Specific. Delightful. Peculiar. That is the future of the waterfront, according to lead project designer James Corner. Updated waterfront redevelopment plans were unveiled last Wednesday to a packed house at Fischer Pavilion. The format for the evening was a mix of open house, presentation, and Q&A.
During the presentation, the public was introduced to a new and important figure of the waterfront project, Jared Smith. Mayor Murray tapped Smith three weeks ago to head the newly formed Office of the Waterfront. Smith isn’t new to the waterfront project; he was previously involved in planning the new SR 99 tunnel design. He will now play a significant role in the effort to bring the Alaskan Way Viaduct down, complete the seawall, and roll out the revitalised waterfront.
But the main subject of the evening was James Corner’s whimsical, colourful, and people-focused Waterfront 2020 presentation. Corner laid out his rationale for his expansive, water-oriented designs. He noted that Elliott Bay plays into the psyche of Seattle. Spatially, the city’s downtown streets are laid out in an east-west orientation. And naturally, those same streets terminate at the water’s edge to create strong view corridors. But more than that, the water is a primary driver of Seattle’s economy, recreation, culture, and transportation. When you think of Seattle’s neighbourhoods, they’re almost always associated with water somehow. Water is indeed the psyche of Seattle—it’s inseparable—with Elliott Bay its central focus.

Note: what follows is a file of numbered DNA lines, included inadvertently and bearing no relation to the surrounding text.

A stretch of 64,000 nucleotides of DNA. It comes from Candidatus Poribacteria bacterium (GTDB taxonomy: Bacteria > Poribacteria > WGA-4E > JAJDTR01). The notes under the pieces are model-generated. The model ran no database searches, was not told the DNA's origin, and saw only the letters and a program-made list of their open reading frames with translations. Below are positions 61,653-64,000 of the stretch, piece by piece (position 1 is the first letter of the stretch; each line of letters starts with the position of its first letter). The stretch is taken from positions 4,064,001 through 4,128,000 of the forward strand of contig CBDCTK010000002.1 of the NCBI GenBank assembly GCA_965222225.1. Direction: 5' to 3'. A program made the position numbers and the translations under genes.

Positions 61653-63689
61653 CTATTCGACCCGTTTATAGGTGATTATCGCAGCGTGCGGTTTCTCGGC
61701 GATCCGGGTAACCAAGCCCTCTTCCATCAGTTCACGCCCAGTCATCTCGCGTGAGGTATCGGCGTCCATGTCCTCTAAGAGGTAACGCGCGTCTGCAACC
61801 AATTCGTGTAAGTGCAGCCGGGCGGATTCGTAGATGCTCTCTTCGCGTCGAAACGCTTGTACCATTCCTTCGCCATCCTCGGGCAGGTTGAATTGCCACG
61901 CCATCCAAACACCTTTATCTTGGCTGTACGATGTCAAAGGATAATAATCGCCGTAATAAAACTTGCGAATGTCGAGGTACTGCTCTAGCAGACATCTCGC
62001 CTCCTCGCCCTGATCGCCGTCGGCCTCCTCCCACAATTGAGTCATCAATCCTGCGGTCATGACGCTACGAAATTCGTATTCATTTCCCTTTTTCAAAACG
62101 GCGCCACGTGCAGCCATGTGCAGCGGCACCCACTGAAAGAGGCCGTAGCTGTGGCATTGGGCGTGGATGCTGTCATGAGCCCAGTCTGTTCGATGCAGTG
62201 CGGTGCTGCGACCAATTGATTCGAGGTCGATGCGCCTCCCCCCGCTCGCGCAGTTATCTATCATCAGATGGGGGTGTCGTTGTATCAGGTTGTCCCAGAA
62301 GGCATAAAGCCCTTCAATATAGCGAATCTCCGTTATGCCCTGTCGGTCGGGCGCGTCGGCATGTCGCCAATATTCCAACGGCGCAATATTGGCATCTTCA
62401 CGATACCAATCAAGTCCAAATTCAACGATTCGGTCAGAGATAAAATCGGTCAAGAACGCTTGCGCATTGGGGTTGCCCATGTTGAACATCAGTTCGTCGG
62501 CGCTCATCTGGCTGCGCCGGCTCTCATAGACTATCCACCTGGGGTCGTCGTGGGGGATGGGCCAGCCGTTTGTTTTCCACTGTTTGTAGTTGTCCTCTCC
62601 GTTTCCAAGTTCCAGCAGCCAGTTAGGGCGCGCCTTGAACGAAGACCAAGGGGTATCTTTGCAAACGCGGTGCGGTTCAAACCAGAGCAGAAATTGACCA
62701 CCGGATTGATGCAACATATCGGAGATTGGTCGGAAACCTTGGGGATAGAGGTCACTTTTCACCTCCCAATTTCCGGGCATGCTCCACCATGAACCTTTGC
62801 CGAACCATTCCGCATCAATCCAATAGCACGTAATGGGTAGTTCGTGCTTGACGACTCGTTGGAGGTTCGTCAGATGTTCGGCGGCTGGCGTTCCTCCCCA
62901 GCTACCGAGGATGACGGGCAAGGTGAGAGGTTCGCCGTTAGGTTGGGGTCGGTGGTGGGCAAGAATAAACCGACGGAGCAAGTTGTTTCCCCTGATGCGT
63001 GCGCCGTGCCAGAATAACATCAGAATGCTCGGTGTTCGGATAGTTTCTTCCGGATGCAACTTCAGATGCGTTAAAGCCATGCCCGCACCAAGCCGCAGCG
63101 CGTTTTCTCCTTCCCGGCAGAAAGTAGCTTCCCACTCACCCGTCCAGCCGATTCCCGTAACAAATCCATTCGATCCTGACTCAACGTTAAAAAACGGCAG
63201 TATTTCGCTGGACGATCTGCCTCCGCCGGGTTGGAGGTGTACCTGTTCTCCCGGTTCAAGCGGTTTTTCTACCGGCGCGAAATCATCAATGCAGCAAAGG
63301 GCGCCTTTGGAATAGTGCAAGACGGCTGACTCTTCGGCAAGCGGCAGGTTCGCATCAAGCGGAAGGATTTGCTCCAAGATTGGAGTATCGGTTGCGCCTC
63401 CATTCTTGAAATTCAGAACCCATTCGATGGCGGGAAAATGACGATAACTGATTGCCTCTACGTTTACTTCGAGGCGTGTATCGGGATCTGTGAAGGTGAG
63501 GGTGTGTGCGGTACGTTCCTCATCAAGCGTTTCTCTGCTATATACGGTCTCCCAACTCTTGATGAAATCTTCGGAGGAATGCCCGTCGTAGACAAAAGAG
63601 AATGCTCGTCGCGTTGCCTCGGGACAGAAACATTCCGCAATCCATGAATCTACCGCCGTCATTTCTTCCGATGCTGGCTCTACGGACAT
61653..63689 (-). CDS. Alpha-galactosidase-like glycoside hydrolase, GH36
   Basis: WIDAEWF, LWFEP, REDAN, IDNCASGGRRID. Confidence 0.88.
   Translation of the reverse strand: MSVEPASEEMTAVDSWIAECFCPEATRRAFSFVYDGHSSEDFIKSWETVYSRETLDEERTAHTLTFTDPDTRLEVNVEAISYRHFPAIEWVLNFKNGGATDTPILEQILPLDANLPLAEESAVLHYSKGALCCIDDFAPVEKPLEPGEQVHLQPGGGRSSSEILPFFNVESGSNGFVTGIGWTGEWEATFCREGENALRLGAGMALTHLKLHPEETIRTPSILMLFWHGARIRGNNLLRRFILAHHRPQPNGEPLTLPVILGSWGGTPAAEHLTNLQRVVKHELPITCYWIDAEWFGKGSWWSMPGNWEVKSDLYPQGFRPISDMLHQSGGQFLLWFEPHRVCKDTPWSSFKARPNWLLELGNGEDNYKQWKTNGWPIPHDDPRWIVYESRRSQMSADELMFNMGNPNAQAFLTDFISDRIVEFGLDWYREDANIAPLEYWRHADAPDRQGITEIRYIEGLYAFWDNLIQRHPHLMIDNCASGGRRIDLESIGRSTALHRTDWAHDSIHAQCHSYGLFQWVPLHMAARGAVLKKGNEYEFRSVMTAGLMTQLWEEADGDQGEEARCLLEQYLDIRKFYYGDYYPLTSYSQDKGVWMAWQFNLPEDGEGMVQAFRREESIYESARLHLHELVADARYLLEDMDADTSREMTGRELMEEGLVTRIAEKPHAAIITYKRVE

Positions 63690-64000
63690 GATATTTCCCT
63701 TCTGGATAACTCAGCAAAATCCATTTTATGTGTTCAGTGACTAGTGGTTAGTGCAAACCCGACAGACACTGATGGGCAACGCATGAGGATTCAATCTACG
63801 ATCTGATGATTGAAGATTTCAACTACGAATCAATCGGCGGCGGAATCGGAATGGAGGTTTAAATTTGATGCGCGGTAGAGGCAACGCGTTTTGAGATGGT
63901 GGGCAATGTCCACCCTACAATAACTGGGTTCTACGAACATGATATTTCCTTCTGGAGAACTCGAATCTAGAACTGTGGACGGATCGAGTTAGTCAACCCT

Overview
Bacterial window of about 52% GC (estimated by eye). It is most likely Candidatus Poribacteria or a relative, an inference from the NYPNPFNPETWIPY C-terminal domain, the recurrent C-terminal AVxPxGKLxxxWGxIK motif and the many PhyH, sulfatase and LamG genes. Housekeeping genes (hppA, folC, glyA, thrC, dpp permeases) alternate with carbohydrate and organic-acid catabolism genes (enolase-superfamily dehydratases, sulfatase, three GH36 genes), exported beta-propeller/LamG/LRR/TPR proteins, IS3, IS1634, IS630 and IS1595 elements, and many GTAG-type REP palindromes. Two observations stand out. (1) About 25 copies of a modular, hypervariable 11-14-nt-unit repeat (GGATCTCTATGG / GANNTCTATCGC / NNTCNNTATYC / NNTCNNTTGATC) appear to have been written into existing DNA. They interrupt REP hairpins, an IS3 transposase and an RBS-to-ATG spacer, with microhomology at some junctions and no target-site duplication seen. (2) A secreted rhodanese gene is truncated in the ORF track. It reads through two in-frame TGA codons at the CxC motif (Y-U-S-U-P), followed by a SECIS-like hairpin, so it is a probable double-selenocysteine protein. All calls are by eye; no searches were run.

Corner explained that the waterfront must be organised in three ways:
- The City Scale. The design should recenter the city around Elliott Bay. It should be a place that draws people to the waterfront to claim as their own.
- The City Center Scale. Connecting the city centre to the waterfront is key. The viaduct and the hills have acted as barriers. With the viaduct gone, these connections can be made visually and physically.
- The Waterfront Scale. Designs should enhance the waterfront so as to recognise its many unique spaces and functions. Some of these functions being strolling, sitting, viewing, concerts, exercise, transportation, and more.
Corner envisions a waterfront that is well programmed. Most public spaces, large or small, require some level of active programming if they are to be actively used throughout the year. The waterfront is no different. Programming can come in many different forms, such as art exhibits, farmers’ markets, concerts, pools and playful activities, and street vendors. To accommodate these, Corner has intentionally designed spaces so that they are multidimensional, flexible, and easy to repurpose as needed. Friends of Waterfront Seattle, a group consisting of many waterfront businesses and others, will be a major institution ensuring that the waterfront is diversely programmed year-round.